To get a fuller understanding of how deeply H-1B visa fraud has permeated this country, it's helpful to consider the case of two men in Clinton, Iowa, who have pleaded guilty to fraud charges filed against them two years ago, and who will be sentenced by an Iowa court tomorrow.
Vineet Maheshwari, a native of India, and Fazal Mehmood (also known as Fazal Awan), a native of Pakistan, were arrested and charged with violations of U.S. immigration law in February 2009. According to federal prosecutors, the men brought workers into the United States under the H-1B visa program for jobs that never really existed. This excerpt from a Quad-City Times article explains what was going on:
Despite having brought in hundreds of employees, predominately from Pakistan, only three visa holders - the office manager, a secretary and Awan's brother - were in the office when federal authorities arrived.
"In the entire time the manager has worked there, there has never been a job waiting for any of these people," according to an affidavit attached to a request to freeze $1.8 million in assets of those involved in the investigation. "When they arrive in Clinton they are directed to computers there in the office and are told to find a job on their own." The men "have accumulated a substantial amount of assets" with the fraud, officials said. "First by collecting money from the various workers at the outset, then by skimming money from their pay, and then by the money they charge the various employers who pay (Worldwide and their other companies) for the work performed "
As disturbing as all of that is, equally disturbing is a lawsuit that was filed against the two men a couple of months earlier, in which temporary worker Sara Felderman alleged sexual harassment. The Clinton Herald reported the case in April 2009:
According to the lawsuit, Felderman began working for the company on June 15, 2007 through a temporary agency. On Aug. 1, 2007, she was hired by Worldwide. According to Felderman's lawsuit, Mehmood made offensive, racial, sexist and harassing remarks to Felderman. She claims that when she complained about Mehmood's behavior, he and Maheshwari retaliated by making her working conditions intolerable by "demeaning, criticizing and harassing her." She claims that Mehmood, in her presence, described her as a "beautiful big-breasted white girl" and offered to give her a marketing assignment because he believed she would get more business for the company.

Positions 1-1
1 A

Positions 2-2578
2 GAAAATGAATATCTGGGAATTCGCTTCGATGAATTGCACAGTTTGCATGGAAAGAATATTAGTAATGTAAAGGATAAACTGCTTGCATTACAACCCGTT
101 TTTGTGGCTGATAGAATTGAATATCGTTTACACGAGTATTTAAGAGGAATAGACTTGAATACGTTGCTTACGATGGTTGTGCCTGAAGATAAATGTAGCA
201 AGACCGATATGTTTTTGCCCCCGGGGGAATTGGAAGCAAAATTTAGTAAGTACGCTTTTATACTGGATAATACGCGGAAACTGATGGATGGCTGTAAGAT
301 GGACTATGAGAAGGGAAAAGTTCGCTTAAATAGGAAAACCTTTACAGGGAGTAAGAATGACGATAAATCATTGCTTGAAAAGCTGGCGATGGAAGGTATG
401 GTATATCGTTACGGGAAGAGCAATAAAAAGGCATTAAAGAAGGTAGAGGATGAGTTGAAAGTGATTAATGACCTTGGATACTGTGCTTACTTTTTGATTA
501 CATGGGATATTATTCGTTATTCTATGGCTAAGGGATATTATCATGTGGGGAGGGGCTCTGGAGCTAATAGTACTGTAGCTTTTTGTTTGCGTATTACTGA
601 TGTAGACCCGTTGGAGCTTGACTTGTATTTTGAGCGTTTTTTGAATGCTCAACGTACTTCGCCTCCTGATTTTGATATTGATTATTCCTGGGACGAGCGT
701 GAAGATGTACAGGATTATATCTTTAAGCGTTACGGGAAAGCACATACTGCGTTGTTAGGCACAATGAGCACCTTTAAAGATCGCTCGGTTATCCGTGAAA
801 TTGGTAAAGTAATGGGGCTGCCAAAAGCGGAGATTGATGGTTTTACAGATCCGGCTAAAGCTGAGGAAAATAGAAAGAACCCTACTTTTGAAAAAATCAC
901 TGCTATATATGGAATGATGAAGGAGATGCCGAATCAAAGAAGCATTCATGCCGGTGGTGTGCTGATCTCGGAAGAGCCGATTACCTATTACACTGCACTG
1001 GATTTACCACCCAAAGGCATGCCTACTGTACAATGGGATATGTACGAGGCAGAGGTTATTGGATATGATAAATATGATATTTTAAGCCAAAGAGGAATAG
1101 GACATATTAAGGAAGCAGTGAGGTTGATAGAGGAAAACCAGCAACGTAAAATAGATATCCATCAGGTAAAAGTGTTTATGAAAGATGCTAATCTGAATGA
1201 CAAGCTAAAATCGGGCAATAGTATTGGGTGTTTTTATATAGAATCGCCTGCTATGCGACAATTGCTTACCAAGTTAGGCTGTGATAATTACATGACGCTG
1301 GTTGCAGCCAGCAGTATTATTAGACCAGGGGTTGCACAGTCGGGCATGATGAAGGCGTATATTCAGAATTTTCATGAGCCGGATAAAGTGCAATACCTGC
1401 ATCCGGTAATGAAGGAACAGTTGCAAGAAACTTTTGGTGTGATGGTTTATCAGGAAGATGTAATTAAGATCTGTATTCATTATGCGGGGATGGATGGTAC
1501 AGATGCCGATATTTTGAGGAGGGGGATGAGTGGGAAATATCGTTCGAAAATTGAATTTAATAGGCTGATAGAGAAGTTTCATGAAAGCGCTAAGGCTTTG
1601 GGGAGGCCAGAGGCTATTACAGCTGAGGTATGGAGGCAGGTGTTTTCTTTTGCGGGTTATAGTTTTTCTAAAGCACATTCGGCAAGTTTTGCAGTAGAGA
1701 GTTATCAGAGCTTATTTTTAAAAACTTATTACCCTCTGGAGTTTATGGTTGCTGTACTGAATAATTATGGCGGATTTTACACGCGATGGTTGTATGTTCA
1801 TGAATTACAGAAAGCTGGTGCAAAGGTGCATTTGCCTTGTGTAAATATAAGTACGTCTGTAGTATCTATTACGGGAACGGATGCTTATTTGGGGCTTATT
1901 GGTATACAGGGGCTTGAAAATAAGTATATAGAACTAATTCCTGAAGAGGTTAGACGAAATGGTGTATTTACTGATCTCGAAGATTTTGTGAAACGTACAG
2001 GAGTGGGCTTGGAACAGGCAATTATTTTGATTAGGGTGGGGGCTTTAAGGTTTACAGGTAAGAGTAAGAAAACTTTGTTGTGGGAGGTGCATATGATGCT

She also says Mehmood insisted she serve the immigrant employees at the office because she was the only woman there. She states that she complained to Maheshwari about the harassment but that he failed to take any action to remedy it or prevent additional harassment.
That case was slated to go to trial on Feb. 1, 2010, but I've been unable to determine its disposition. If you're inclined to look into it and have better luck, please let me know.
Fortunately, the fraud case is still in the public eye, with The Associated Press reporting yesterday that the men will be sentenced at the federal courthouse in Davenport tomorrow. It will be interesting to see how severe the sentence will be, and how good or poor of a job the U.S. media does in covering it. Hopefully, the sentence will be tough enough to send a strong warning message to other H-1B visa abusers. And hopefully, the U.S. media will do its job and send it.